Why photography cannot be judged along with other artforms- ESSAY FROM BLACK+WHITE PHOTOGRAPHY MAGAZINE EDITION 212

Why photography cannot be judged along with other artforms
This article first appeared in Black & White Photography Magazine Issue 212, February 2018

What is a photograph? asked Roland Barthes in his seminal book Camera Obscura. An answer to this question is being attempted in every fine art photography MA course. However, the medium’s purpose and definition will not be found in the colleges and universities but in the relationship photography has with the people who use it most, i.e. you and me.

It is long since anyone questioned the right of photography to be considered a high art form. Through practioners such as Andy Warhol, Chuck Close, Bill Viola and Cindy Sherman photography has secured its place as a medium of high art. But unlike other media, like painting and sculpture, photography resists categorisation as being the exclusive preserve of high art. This is photography’s great strength.

Photography is a huge genre but, unlike painting, it has many guises. These facets include; art, science, journalism, family snapshots, portraiture to name just a few. For our colleges to question the nature of photography and to try to guide students to find a new way to use it does not fundamentally alter the nature of photography because the medium is used across so many different cultural platforms. This is in direct contrast to the questioning by art colleges as to what the nature of painting is, for example.

Painting is a medium that is entirely artistic in the sense that it is only engaged with for the purposes of art. If one university is to examine the nature of painting and one of its students were to rise in status and visibility and paint according to a set of newly minted attitudes and techniques, then the very nature of what it means ‘to paint’ might be fundamentally altered. This new approach to the canvas wil,l in turn, filter down to the work of all painters in the same way that haute couture is the aesthetic elder sister to the more homely, pret a porter.

By contrast a college which implores its students to find new pathways in photography will have little bearing on the wider development of photographic process. This is not to say that photography is not a worthy medium for the highest level of artistic enquiry or that it shouldn’t occupy a place amongst the other great genre that spawn the greatest contemporary art. Photography is and always will be a means of artistic expression and should be studied and practised at the highest level as a means of interrogating the human condition.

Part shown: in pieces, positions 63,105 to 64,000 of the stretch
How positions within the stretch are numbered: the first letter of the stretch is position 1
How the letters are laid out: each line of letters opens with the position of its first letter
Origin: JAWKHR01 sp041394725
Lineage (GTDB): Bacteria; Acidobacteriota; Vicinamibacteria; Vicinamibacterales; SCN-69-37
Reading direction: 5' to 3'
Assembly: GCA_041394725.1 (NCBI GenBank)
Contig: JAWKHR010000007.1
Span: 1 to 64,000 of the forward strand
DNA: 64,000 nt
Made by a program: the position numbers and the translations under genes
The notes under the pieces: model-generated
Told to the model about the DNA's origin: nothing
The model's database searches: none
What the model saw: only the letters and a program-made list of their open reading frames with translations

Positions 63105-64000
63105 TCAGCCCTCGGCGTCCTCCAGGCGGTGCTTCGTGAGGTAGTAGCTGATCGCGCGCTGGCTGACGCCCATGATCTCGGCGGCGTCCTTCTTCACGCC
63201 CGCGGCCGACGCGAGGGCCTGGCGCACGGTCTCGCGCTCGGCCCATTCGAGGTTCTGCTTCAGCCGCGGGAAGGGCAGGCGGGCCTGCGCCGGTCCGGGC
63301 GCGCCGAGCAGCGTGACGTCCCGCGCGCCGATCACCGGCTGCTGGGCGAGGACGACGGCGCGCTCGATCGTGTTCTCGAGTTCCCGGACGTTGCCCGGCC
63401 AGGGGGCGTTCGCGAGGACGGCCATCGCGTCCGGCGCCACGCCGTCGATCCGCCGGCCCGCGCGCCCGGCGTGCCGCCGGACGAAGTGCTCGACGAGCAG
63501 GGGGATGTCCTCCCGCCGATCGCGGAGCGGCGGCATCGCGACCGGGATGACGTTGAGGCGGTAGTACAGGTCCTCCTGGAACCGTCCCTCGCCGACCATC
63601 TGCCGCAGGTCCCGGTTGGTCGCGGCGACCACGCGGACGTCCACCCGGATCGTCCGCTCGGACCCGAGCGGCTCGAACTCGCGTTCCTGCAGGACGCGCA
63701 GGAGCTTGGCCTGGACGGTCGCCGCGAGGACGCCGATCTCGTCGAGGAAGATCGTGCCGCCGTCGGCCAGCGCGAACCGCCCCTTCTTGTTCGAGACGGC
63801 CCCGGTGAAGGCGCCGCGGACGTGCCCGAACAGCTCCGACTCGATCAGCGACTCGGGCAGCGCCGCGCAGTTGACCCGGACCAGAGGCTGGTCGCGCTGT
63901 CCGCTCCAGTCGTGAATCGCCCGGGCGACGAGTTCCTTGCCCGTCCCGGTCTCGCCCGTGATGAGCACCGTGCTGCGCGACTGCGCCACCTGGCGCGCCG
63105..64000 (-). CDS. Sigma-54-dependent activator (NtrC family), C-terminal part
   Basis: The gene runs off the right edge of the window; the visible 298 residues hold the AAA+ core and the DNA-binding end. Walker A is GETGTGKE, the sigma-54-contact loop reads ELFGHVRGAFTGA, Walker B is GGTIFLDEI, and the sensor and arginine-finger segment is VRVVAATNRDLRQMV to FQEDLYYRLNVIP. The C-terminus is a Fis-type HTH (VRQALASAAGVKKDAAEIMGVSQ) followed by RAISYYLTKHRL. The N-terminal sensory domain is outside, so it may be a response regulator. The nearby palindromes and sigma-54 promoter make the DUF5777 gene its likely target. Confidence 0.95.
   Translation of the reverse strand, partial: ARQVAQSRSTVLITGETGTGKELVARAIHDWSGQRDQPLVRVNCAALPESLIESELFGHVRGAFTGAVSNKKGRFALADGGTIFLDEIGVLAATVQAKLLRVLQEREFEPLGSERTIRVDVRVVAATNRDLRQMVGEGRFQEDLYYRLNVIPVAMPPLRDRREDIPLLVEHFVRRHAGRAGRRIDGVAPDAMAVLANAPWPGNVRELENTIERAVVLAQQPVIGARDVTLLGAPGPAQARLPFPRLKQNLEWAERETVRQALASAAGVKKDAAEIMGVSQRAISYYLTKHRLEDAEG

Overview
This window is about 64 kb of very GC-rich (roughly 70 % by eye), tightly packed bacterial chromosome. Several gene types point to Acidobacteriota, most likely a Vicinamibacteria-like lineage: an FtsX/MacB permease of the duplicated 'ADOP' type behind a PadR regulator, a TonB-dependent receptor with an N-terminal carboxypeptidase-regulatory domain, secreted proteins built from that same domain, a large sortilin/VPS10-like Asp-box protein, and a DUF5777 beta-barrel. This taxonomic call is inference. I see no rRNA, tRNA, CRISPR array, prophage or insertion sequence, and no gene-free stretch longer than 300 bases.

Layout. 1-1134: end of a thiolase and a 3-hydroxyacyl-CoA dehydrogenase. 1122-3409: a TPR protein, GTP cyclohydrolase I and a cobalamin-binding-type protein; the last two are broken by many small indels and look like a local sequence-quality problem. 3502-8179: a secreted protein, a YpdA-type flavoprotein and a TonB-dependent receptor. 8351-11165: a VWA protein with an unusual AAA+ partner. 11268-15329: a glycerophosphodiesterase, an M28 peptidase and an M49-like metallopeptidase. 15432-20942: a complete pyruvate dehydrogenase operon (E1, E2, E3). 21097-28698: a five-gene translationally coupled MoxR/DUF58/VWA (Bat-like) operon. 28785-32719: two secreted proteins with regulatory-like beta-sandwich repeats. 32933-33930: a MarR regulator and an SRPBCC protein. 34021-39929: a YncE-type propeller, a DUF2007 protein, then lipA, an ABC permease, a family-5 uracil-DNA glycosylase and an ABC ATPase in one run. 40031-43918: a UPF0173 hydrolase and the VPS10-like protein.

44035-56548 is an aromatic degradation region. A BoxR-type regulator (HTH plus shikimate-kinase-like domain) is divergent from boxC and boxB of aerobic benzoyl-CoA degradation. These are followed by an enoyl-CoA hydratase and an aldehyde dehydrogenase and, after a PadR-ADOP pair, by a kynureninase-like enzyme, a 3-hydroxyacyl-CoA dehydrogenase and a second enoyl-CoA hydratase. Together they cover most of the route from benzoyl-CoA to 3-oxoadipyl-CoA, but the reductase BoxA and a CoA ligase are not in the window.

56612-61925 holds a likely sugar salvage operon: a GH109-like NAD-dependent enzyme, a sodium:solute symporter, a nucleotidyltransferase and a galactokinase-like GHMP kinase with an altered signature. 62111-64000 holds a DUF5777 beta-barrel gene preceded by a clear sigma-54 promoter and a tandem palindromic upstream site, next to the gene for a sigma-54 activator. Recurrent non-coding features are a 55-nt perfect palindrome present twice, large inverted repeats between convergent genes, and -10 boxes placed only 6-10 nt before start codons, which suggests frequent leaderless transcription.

If painting were to disappear, or at least the techniques taught in schools, then the entire artform would cease to progress. Compare that with photographic development. If art schools stopped teaching photography what would happen? The answer to this is that photographic technology, technique and its whole absorption into the mainstream of cultural life would continue unabated. And not just continue, it would blossom and develop at the rate and speed that a human population hungry to record itself would push it.

Cultural phenomena that appear within the realms of science, technology and art cannot come from the colleges but from the gatekeepers to the new connected culture that is social media. The most important cultural tendency of recent years is unquestionably the ‘selfie’.

The selfie is what happens when humans and technology combine in a dynamic form (literally and metaphorically) of self expression – an expression impossible without ubiquitous access to photography. This cultural meme adopted by so many people with access to the technology and means of dissemination was not taught in schools yet it’s effect on society as a whole is huge. The art schools can only react to it and academics can only comment on it. The selfie is by no means the only cultural form of expression that has occurred completely independently of the art schools. Photojournalism came about as technology gave new ways of gathering evidence.

Photography wasn’t an ideal that was discussed in universities to which industry reacted – it was the opposite. Industry developed new technologies and we, ever questing, inspired humans, set those new machines to our purpose. Photography is a medium born out of necessity. Painting, sculpture and other plastic art forms are not. They may be born out of the necessary human compulsion to express itself but they are not connected to the human need to advance through technology. Many great photographers have attended art school but few greats have emerged from ‘fine art photography’ MA courses. Art is a state of being, a permanently evolving reaction to the world. Photography is a technology where art and humanity meet but photography will always be its own maser.

Have We Experienced the End of the Beginning of Photography?- ESSAY FROM BLACK+WHITE PHOTOGRAPHY MAGAZINE EDITION 211

Have we experienced the end of the beginning of photography?